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Plunge into an ocean of leisure at the Aqualand in Agde! The leading water park in Europe proposes numerous attractions featuring water slides, bubbles and splashes! Kids and grown ups can have fun in spaces appropriate to their age. The mini-park introduces toddlers to the joys of water, while the bigger kids embark on the adventures at "Niagara" and "Blake Hole", the huge slides that guarantee impressive thrills. The "bubble bath" is perfect for relaxing after all the excitement!
In addition, Aqualand proposes a range of services to ensure a pleasant day out for the whole family!
The largest stationary fairground park in France is at Vias Plage. Europark offers a world of entertainment and attractions for kids and grown ups.
Thrill seekers will love "the Euroloop", one of the largest Roller Coasters in France, while the little ones can have fun on the carousel with the magical wooden horses, or attempt to some strategy games.
The park also features water attractions: "The Rio Bravo" and "Crazy River" definitely create a splash. And the "Live Horror Show" is guaranteed to cause some goose bumps! Come and join the fun.
The Raoul Fonquerne aquatic centre in Sète is the ideal place to have fun with the family, relax and maybe even do a bit of swimming.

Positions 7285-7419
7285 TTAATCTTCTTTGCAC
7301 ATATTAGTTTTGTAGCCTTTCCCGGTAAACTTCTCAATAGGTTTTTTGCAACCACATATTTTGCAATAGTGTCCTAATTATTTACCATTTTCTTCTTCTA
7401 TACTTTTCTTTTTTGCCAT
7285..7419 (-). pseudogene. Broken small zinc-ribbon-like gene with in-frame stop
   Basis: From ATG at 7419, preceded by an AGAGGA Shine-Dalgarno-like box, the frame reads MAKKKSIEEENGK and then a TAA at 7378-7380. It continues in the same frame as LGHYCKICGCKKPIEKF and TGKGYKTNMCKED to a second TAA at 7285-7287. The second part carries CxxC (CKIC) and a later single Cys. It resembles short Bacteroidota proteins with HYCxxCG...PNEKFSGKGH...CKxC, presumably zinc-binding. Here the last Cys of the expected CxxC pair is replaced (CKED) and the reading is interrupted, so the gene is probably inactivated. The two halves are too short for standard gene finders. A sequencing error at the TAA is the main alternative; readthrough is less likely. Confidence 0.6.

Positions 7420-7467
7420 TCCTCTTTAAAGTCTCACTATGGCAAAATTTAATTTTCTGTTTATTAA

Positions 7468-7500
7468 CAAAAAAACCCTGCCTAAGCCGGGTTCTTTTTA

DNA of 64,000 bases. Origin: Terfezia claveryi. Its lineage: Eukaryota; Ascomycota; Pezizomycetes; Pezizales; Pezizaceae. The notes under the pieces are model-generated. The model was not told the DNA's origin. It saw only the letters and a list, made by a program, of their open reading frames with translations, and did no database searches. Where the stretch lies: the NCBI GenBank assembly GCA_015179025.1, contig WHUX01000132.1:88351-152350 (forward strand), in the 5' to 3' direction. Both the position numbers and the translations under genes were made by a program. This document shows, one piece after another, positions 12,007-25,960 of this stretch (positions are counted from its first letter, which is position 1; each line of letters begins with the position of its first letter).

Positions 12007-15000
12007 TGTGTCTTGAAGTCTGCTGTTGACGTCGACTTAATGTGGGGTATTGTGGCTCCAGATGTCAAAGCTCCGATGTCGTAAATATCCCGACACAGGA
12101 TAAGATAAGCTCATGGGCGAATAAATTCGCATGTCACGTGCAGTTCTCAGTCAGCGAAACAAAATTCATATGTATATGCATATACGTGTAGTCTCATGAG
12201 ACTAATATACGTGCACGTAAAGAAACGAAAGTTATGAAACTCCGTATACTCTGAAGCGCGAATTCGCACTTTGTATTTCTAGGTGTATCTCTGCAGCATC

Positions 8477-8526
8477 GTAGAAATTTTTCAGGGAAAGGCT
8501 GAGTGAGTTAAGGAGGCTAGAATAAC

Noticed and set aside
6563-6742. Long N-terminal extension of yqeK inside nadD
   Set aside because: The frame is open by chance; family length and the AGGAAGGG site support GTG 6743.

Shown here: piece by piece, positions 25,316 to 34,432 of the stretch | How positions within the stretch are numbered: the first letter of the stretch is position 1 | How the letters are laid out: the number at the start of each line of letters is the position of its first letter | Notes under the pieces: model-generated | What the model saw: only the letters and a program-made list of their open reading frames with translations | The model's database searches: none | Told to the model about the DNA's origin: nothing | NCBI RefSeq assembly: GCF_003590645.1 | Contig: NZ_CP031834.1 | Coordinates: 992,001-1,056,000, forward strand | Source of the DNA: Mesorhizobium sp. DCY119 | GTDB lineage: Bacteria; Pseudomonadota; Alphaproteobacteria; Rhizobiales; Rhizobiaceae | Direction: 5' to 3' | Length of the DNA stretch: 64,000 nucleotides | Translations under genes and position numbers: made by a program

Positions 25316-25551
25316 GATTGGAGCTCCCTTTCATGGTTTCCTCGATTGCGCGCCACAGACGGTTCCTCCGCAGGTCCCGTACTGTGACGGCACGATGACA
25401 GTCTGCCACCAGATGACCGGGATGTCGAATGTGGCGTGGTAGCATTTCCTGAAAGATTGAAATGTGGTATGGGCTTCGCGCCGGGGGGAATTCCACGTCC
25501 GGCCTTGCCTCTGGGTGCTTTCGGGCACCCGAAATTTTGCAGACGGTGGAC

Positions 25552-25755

This complex which is as much about fun as it is about sports includes a swimming pool, a leisure pool with a waterslide, a jaccuzzi pool, a wave pool, an indoor and outdoor sun terrace and an outdoor space with a lawn.
The Raoul Fonquerne aquatic centre is a true paradise for all the family!
Built by Pierre-Paul Riquet (1604-1680) from Béziers, the Canal du Midi - originally called the royal canal of the Two Seas - which has been listed as a World Heritage Site since 1996, connects the Garonne to Etang de Thau.
Its construction took 14 years, from 1667 to 1681, and 15 000 workers were employed on this immense building site: 245km in length, 64 locks, 126 bridges including 7 aqueducts.
The nine locks at Fonsérannes are the most spectacular highpoint in this construction.
When Louis XIV decided to build the city of Sète, this site was chosen because of the Cape of Sète, which was the perfect place for a port.
Thus, the Saint-Louis jetty was built in 1666, at the same time as the work to develop the new port city. Built to preserve and develop trade in the Languedoc, the jetty had to be a safe place ensuring that the boats would be protected against dramatic changes in the weather and pirates.